one of his main concerns.  He noted that he had pushed back 
on the Russians several times when they wanted more from 
Abkhazia then he was supposedly willing to concede. 
Akishbaia said that while the last election, in 2005, was 
split among Abkhaz, the Georgians voted as a bloc for 
Bagapsh, and that recently Bagapsh's party, United Abkhazia, 
had been treating the Georgians in Gali better in an attempt 
to again win their vote in December.  According to Akishbaia, 
the Georgians in Gali still support Bagapsh because, despite 
their disappointment in his policies since the conflict, he 
is at least a familiar face to them. 
 
COMMENT 
 
 
TBILISI 00001035  002 OF 002 
 
 
5. (C) Although few would call Abkhaz local politics 
democratic, it appears there is some room for public debate. 
In the lead up to "presidential" election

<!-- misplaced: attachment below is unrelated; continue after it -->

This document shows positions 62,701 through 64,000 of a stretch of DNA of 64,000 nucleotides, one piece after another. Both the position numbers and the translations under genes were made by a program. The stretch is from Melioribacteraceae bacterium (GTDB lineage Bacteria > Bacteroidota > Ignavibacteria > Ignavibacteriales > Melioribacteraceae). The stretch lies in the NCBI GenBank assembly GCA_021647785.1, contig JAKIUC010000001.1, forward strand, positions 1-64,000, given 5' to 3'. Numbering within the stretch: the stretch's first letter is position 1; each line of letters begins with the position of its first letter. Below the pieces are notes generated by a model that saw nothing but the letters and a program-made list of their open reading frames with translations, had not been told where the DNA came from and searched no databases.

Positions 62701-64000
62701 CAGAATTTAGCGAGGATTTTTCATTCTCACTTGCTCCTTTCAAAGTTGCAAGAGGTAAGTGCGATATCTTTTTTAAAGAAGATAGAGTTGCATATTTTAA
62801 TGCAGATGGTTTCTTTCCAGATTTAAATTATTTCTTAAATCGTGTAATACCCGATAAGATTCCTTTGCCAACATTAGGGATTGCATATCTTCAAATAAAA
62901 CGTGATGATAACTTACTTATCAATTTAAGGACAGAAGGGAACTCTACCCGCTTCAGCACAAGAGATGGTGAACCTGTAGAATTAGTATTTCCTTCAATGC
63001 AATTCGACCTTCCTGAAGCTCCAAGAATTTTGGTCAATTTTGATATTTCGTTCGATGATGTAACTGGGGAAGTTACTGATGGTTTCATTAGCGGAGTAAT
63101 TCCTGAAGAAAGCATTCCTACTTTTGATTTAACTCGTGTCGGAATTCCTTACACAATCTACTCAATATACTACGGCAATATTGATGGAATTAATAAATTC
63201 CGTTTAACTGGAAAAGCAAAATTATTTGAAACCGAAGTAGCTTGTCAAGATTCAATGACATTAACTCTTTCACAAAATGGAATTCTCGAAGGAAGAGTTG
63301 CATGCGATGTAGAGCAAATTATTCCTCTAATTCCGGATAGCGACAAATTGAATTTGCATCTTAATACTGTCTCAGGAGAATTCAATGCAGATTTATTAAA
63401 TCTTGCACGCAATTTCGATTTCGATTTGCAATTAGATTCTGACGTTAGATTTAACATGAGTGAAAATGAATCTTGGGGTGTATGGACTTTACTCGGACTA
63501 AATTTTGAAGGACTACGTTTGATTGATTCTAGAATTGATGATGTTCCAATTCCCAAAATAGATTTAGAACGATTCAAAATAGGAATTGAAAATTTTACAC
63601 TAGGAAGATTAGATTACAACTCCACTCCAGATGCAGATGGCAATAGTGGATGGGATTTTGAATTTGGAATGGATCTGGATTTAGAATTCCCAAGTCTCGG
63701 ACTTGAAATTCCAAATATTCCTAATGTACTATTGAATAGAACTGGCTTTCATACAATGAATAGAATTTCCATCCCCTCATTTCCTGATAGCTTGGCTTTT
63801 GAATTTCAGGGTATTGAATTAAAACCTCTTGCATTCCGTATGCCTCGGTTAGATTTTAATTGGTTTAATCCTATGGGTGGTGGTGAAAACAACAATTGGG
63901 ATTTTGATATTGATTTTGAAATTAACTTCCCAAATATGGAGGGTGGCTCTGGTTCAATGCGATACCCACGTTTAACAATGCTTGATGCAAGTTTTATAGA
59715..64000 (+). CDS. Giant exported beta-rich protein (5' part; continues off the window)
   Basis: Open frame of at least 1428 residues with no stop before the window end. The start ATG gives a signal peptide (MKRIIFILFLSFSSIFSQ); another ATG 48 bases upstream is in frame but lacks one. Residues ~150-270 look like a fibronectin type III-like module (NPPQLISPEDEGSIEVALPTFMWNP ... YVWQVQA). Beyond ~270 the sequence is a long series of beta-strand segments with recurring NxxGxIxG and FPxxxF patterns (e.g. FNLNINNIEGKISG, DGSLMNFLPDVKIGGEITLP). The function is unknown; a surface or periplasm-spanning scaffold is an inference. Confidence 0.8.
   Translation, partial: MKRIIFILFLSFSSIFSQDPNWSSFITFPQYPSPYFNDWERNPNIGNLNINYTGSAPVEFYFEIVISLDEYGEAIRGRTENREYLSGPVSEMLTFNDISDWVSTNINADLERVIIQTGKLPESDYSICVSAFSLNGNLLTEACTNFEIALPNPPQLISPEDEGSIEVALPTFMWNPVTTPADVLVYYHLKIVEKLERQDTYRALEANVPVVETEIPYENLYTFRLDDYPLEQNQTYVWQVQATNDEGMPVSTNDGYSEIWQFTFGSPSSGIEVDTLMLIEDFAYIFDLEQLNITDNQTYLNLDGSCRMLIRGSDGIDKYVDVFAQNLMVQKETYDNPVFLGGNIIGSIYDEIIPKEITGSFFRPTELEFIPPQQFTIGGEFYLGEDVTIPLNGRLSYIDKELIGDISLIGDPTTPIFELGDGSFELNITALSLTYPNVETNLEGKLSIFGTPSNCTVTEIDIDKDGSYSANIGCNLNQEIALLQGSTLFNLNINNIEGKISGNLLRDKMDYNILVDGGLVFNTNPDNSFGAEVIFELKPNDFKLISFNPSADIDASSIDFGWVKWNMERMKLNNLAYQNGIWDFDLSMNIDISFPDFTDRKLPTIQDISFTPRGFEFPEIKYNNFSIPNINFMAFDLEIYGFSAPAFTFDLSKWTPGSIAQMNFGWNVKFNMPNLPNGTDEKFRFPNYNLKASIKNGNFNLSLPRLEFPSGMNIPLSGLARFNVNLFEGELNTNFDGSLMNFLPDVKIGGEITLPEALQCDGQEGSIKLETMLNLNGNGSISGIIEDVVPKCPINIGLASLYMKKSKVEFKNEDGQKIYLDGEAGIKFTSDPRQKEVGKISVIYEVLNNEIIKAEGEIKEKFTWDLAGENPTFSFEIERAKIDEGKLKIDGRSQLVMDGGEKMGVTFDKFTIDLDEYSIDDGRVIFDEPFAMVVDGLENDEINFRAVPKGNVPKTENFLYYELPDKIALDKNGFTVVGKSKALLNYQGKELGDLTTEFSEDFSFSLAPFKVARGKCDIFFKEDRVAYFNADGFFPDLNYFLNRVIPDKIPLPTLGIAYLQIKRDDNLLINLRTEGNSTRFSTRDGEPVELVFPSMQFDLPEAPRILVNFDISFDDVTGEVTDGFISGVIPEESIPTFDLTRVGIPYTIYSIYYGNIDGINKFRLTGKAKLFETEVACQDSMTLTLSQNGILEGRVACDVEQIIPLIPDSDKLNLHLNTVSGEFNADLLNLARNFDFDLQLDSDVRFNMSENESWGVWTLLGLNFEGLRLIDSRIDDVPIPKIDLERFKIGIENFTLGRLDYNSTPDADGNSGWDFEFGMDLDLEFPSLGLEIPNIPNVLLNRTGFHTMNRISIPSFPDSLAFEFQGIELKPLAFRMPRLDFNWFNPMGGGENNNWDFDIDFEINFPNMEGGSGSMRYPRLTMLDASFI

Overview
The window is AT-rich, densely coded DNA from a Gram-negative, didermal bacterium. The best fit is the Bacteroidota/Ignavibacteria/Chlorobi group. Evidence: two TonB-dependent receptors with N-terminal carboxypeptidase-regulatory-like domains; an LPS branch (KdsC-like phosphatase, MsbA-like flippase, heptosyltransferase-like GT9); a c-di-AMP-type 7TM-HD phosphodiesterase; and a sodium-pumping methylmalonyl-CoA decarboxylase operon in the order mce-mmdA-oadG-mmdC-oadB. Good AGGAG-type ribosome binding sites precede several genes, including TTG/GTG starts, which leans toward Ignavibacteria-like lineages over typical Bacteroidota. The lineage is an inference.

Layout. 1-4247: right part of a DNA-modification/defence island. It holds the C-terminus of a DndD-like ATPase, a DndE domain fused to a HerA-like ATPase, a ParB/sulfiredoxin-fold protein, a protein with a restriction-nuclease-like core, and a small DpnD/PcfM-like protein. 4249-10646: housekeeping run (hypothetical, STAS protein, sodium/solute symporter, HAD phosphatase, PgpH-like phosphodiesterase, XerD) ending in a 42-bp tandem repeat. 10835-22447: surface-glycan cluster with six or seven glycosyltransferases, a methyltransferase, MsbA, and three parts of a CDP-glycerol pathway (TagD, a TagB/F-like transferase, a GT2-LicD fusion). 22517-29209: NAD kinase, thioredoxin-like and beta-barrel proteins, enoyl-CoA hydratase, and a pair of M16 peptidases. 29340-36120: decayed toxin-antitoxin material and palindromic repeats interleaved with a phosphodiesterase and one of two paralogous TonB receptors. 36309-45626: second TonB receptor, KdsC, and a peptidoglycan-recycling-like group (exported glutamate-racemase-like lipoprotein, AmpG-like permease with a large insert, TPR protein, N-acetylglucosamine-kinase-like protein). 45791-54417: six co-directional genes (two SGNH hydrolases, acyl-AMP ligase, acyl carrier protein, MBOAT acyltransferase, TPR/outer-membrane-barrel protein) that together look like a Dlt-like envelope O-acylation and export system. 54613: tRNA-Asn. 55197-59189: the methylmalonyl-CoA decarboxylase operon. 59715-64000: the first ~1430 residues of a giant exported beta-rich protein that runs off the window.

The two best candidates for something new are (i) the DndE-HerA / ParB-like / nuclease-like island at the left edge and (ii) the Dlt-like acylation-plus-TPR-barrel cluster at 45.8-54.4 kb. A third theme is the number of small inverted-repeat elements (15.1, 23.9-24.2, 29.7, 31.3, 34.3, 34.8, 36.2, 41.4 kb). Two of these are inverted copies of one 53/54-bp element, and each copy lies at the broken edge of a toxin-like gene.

s in December, it is 
instructive that the one issue Bagapsh's rivals have seized 
upon is his enthusiastic embrace of Russian influence. 
Ironically, Russia opposed Bagapsh and supported Khajimba in 
the last "presidential" election - and now Khajimba is 
criticizing Bagapsh for being too close to Moscow, while 
Bagapsh must defend those ties.  Although the ethnic Abkhaz 
and Armenian residents of Abkhazia are still strongly 
supportive of independence, they clearly have become quite 
uncomfortable with the true impact of Russia's actions.  As 
one Abkhaz from Sukhumi joked to EmbOff, "we used to have our 
freedom, but now we have our independence." 
TEFFT